How do you eat a whale? One bite at a time.
In a March 2016 blog post entitled CIMControlFramework Work Breakdown, Cimetrix listed eleven points to be taken into consideration when starting an equipment control application using CIMControlFramework (CCF). One of the things to consider is how you want to control the material moving through the tool – or scheduling of material. This blog post delves a little deeper into the scheduling aspect of equipment control applications.
Doctoral dissertations and entire books have been written to discuss scheduler theory. Because of sheer volume of information available regarding scheduling and scheduling theory, the topic can come across as a little (or a lot) intimidating. CCF aims to take the scare factor out of scheduling and allow equipment control application developers to fully control the movement of material through their tool.
CCF provides a framework for a reactive, rule-based scheduler. You, as the application developer and in conjunction with your customer needs, get to decide what decisions are important when creating your scheduler. One of the first things you need to do when developing a scheduler is to ask questions to help you determine the rules for scheduling. Some questions you may ask:
- What is the most important thing I am attempting to accomplish with my scheduler?
- Is throughput the most important?
- Is path predictability most important?
- How can I ensure that when I pick material up that there is a destination available to put it?
- If two components need a robot to take action (pick up or place material), which action takes precedence?
- Do the process chambers need to be prepared before receiving material to process?
- What is the wafer flow scenario (is there a specific order that material must follow)?
- Does the material need to be aligned before processing?
- Does the material need to be acclimatized before processing?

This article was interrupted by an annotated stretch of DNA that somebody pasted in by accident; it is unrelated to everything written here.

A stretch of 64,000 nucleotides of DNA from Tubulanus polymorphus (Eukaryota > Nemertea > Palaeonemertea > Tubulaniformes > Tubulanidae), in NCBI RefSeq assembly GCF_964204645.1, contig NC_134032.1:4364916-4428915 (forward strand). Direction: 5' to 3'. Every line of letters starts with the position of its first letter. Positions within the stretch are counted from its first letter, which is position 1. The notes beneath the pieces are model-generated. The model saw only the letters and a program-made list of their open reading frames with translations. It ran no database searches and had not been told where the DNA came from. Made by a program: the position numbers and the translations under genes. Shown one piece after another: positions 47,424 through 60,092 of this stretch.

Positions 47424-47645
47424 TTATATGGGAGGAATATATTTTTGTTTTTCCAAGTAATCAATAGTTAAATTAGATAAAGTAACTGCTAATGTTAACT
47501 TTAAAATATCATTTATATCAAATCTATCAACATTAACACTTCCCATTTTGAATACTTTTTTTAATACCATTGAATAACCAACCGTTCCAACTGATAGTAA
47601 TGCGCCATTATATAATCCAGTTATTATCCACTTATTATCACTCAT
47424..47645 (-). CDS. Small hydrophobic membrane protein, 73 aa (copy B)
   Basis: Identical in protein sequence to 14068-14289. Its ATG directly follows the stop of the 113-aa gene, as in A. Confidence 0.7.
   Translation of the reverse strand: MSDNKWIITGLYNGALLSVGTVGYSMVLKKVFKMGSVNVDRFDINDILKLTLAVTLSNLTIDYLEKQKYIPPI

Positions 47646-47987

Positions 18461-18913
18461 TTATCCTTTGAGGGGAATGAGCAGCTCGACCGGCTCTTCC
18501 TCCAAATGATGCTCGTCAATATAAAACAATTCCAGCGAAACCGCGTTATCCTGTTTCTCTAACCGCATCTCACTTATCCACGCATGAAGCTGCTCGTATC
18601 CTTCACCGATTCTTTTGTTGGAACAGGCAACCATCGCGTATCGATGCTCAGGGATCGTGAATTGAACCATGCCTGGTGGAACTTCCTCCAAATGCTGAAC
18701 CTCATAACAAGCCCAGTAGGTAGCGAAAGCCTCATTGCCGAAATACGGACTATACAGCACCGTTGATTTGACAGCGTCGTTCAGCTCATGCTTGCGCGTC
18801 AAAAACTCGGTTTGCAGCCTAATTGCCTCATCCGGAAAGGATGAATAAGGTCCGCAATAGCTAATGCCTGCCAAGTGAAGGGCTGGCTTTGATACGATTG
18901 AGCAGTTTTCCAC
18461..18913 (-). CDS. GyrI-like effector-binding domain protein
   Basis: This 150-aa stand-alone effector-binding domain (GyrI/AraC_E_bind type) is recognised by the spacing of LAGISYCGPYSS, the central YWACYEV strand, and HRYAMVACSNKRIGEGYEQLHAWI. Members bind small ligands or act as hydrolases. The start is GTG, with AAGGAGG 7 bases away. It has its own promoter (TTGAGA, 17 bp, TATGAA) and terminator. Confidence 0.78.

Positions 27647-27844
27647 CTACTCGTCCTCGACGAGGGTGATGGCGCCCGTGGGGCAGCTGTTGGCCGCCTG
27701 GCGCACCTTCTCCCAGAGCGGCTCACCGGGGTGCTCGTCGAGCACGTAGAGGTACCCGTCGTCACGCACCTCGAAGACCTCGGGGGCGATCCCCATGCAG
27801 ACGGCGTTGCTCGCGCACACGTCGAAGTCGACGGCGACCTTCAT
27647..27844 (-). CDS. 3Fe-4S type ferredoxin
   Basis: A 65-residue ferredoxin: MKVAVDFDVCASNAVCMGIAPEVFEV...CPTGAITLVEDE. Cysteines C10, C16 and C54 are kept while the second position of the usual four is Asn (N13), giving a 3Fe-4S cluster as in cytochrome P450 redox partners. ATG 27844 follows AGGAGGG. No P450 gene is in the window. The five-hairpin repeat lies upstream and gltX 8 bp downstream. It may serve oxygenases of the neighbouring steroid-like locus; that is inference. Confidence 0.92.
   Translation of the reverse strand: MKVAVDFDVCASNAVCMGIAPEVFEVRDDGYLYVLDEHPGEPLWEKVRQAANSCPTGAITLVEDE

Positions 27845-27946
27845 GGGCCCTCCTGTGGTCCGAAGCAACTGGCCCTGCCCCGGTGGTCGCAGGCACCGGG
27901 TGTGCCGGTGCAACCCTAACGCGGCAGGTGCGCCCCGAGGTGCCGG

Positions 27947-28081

- Does the material need to be cooled before returning to the carrier?
- Are there any maintenance tasks that have to be performed periodically in the tool that have to be accounted for in scheduling?
This is by no means an exhaustive list of questions, but these are the types of questions that need to be answered when creating your scheduler.
The scheduling framework provided by CCF allows you to translate these rules into C# conditional statements. No proprietary scripting languages need to be learned. No specific configuration training is required. C# developers can use industry standard IDEs to put these rules into scheduling practice.
Once the scheduling rules are determined, it can still be intimidating to know how to start creating your scheduler. Cimetrix provides a few basic, as well as more advanced,of scheduling labs that fully explain how to translate your rules into a functional scheduler. These labs can be completed in as little as a few hours. The labs explain the scheduling theory used by Cimetrix and allow users to create functional schedulers in a short amount of time. Many CCF users can create a working scheduler in one week.
Cimetrix also provides complete working examples of atmospheric and vacuum schedulers as part of CCF. Another lab provided by Cimetrix clearly describes how to start with one of these working schedulers and modify it to suit your scheduling needs.
The CCF scheduling framework allows the software to be hardware agnostic. In other words, it is not tightly coupled to device drivers. This allows tool manufacturers to change out hardware without having to make scheduler changes to support the new hardware.
Although scheduling may seem like an intimidating whale to eat, CCF helps break the tasks down into bite-sized chunks.